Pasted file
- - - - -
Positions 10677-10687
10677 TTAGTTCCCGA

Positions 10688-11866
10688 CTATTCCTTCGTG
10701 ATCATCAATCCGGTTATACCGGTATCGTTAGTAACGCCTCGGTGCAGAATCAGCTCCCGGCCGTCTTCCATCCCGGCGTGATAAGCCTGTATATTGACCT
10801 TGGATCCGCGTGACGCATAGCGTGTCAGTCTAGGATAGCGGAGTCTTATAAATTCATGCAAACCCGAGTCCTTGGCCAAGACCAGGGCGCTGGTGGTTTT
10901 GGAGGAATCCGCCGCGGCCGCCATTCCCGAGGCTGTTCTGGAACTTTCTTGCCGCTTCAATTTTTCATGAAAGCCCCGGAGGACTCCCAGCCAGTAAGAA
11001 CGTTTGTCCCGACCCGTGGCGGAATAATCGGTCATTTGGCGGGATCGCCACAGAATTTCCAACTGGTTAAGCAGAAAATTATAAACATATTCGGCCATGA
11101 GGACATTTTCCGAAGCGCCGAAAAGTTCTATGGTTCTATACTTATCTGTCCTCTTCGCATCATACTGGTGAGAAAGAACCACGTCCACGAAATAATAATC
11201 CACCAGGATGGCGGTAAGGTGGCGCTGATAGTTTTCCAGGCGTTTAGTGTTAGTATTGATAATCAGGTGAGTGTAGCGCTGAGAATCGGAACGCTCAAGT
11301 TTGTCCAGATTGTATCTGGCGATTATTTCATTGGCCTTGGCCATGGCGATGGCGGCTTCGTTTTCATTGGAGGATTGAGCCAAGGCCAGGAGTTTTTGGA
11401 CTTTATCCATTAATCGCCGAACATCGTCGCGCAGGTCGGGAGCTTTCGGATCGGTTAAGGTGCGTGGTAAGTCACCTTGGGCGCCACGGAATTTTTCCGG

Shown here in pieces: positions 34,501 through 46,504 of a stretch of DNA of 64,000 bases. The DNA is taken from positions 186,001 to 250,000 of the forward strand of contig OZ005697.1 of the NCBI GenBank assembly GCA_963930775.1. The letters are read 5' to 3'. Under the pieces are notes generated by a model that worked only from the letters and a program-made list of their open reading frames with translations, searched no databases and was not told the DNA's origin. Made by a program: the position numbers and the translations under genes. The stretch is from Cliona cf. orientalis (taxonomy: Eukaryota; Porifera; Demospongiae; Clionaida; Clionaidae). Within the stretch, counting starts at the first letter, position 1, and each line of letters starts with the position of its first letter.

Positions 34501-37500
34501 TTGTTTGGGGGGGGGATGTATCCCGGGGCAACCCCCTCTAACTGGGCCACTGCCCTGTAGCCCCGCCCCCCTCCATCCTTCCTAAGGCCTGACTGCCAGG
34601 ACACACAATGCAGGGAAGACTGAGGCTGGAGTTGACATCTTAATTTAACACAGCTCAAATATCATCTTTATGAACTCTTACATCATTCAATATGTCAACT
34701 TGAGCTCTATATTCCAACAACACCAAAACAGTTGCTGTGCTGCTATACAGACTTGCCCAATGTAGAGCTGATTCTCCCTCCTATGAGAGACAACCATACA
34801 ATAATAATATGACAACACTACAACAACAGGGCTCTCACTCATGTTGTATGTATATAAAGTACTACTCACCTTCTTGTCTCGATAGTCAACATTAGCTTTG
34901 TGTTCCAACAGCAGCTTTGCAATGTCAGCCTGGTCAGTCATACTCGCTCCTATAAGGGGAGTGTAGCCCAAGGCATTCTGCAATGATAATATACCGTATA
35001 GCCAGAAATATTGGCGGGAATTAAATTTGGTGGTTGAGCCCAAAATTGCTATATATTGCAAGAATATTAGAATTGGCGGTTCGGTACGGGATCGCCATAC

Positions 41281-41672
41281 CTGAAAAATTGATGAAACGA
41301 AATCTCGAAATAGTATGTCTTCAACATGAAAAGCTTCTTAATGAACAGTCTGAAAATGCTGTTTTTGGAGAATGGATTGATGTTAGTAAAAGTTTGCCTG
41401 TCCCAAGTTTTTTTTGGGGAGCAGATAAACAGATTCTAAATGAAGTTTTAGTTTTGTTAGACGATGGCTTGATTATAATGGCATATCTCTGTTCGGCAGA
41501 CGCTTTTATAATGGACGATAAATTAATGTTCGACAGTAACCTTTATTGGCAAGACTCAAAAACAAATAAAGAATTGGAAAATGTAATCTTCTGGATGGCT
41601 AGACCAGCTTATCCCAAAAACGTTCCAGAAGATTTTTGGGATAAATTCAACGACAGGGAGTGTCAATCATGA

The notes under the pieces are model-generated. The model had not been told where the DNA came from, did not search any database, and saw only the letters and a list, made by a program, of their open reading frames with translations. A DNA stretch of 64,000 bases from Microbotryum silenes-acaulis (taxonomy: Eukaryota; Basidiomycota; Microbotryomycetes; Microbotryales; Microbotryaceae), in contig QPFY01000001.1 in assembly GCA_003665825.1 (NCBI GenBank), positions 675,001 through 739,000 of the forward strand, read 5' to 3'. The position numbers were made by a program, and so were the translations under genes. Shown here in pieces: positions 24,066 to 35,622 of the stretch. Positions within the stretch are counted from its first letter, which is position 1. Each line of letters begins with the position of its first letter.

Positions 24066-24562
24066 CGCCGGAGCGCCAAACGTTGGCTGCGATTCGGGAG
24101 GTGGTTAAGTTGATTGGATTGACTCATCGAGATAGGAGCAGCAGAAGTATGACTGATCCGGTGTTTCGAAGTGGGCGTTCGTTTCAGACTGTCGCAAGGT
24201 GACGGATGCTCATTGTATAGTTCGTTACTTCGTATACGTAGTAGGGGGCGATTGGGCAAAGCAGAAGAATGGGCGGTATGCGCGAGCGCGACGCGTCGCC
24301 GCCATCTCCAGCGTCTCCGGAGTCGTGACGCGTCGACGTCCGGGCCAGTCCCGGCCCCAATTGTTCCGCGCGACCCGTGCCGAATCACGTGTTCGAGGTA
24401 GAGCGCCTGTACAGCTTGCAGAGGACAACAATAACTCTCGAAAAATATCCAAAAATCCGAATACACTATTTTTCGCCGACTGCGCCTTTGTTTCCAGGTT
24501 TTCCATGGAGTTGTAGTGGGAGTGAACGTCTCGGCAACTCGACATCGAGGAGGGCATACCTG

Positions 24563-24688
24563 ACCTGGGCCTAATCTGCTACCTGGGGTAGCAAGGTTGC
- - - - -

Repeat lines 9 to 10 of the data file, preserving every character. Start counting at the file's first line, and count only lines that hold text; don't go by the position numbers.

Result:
11101 GGACATTTTCCGAAGCGCCGAAAAGTTCTATGGTTCTATACTTATCTGTCCTCTTCGCATCATACTGGTGAGAAAGAACCACGTCCACGAAATAATAATC
11201 CACCAGGATGGCGGTAAGGTGGCGCTGATAGTTTTCCAGGCGTTTAGTGTTAGTATTGATAATCAGGTGAGTGTAGCGCTGAGAATCGGAACGCTCAAGT